Petroselinum sativum

Other Names: Hamburg Parsley, Persely, Petersylinge. Rock Parsley

Parsley has been cultivated and developed over so many centuries that its precise origins are difficult to pinpoint.

There’s an old saying that parsley seed goes the the devil and back again before it sprouts.

However, germination can be improved by soaking the seeds for a day or two in water that has a tiny amount of seaweed fertilizer in it. OR, pour boiling water over seeds in a bowl and allow to soak overnight.

Parsley is mentioned often throughout history, and not only for its culinary and medicinal properties.

Growing Parsley?

ParsleyTo speed germination of parsley seeds, soak the seeds in lukewarm water for several hours. Let dry, and mix with dry coffee grounds before sowing outdoors in one-quarter inch of soil. Cover the spot with a board to keep the seeds moist and cool until they sprout.

From The Epicentre

The early Greeks made crowns of parsley to bestow upon the winners of the Nemena and Isthmian sports games, in the same manner that bay wreaths honored the Olympians. Parsley is used in the Hebrew celebration of Passover as a symbol of spring and rebirth. It is mentioned as one of the plants in the gardens of Charlemagne and Catherine de Medici. Rumor has it that Medici is responsible for popularizing parsley when she brought it back to France from its native Italy. In medieval times parsley was surrounded by much superstition, one belief being that the long germination period for the seeds was due to them having to travel to hell and back seven times before sprouting. Superstitious farmers would refuse to transplant parsley and some were even too afraid to grow it at all.

There are three common varieties of this popular, bright green biennial:

  1. Flat leaf (Italian) parsley.
  2. Curly leaf parsley.
  3. Parsnip rooted (Hamburg) parlsey.

Parsley as an Herb for Medicinal Uses

The medicinal parts are the oil extracted from the parsley fruit, the dried, separated schizocarp. the fresh or dried aerial parts, the dried underground pans and the whole fresh plant at the beginning of the flowering season. Parsley has a spicy smell.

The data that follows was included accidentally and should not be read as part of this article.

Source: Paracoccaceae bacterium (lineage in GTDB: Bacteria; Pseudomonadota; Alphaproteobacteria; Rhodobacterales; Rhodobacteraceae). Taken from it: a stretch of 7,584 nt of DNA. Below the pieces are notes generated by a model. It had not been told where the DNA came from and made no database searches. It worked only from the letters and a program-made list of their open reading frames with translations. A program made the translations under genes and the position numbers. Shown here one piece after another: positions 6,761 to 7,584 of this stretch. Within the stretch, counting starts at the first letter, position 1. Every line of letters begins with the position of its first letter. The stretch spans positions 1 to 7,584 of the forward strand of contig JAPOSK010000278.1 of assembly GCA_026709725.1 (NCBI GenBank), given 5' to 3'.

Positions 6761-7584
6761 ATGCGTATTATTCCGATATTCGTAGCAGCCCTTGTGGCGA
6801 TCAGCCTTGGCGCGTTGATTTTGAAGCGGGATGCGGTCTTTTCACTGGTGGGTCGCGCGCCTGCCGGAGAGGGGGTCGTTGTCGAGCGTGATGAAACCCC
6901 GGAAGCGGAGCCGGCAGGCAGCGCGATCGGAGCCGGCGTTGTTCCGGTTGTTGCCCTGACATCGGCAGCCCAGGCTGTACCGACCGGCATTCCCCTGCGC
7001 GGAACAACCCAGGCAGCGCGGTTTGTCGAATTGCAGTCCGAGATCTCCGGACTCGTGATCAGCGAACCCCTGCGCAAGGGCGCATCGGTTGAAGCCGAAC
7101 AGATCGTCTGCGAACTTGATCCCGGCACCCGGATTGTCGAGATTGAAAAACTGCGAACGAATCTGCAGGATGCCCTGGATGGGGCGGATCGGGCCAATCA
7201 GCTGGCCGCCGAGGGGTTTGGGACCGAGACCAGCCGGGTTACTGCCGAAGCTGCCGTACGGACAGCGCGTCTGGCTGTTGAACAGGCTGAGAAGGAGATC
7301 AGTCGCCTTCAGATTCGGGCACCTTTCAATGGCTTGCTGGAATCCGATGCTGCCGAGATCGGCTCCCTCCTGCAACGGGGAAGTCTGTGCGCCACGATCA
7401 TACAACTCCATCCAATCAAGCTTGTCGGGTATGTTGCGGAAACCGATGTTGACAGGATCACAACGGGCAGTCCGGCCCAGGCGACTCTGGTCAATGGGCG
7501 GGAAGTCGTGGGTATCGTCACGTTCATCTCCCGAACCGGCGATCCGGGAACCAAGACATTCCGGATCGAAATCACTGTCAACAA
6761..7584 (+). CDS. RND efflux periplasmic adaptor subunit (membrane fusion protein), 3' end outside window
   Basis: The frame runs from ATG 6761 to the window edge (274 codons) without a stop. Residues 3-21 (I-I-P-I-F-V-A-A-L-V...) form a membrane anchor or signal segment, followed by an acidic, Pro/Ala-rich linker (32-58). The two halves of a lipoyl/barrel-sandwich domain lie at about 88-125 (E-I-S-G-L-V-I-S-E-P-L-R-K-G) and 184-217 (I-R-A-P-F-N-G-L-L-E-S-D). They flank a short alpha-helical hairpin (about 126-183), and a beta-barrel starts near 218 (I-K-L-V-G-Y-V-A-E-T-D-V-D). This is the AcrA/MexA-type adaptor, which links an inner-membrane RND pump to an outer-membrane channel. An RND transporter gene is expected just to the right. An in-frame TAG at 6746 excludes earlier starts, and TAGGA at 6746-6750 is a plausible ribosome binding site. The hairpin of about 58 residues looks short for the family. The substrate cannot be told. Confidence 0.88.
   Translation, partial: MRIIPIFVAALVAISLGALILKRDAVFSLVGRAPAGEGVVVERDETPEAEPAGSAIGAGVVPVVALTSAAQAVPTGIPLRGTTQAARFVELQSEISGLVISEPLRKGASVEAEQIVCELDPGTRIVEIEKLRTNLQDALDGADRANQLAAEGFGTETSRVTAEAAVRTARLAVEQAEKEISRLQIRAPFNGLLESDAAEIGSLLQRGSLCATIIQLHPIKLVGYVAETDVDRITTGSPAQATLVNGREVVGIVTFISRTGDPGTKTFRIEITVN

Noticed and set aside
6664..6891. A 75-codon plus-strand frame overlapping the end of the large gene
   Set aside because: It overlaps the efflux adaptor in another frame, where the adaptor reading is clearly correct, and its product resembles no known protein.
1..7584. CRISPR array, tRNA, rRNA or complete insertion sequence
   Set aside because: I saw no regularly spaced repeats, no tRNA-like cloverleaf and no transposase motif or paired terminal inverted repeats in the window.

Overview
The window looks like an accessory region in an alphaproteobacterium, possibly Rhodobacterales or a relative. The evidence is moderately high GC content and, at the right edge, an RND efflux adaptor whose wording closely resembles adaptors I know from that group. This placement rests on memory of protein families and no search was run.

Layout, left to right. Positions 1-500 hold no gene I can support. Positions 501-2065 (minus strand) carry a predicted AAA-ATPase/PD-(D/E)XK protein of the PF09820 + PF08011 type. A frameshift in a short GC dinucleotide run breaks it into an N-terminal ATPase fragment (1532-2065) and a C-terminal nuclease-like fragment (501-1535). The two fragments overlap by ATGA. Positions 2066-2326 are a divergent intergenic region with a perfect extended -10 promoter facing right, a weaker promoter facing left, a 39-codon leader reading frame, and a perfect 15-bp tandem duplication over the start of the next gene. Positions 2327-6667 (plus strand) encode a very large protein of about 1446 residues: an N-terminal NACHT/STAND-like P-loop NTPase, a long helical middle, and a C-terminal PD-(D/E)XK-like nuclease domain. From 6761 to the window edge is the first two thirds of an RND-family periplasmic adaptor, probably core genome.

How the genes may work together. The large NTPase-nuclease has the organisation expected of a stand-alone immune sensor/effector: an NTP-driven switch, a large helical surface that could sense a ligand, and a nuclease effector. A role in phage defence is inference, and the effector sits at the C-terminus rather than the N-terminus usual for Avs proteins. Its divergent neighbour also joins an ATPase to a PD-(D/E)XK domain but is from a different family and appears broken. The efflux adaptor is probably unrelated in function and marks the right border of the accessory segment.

Parsley leaf tea is used to settle the stomach after a meal as well as for bladder problems. The tea is also used to treat congestion caused by flu and colds, to lessen asthma attacks, and anemia. It is often used to treat urinary infections and fluid retention.

Eaten fresh, parsley is a boost to the body, as it contains many vitamins and minerals necessary for good health. It also freshens the breath after eating fresh garlic.

Modern science has confirmed many of the claims in favor of parsley. Parsley is rich in vitamins and minerals, particularly vitamins A and C. Parsley contains compounds that clear toxins from the body. It also reduces inflammation, contains histamine inhibitors and is a free radical scavenger. Scientists have even isolated a compound, apiol, which is now used in medications to treat kidney ailments and kidney stones.

Parsley is approved by Commission E for:

  • Infections of the urinary tract.
  • Kidney and bladder stones.

In folk medicine, parsley is used for gastrointestinal disorders, jaundice, kidney and bladder inflammation, as a diuretic and as an emmenagogue.

Homeopathic Uses: Inflammation of the urinary tract and irritable bladder.

In the herbal bath, parsley is refreshing as a skin tonic.

Varieties of Parsley

Both the crowded, dense leaved type and the broad open growing type were described in the 4th century B.C. Parsley was introduced into England from Sardinia in 1548. European colonists brought parsley to the United States in the 17th century, and it continues to be a popular garden vegetable nationwide.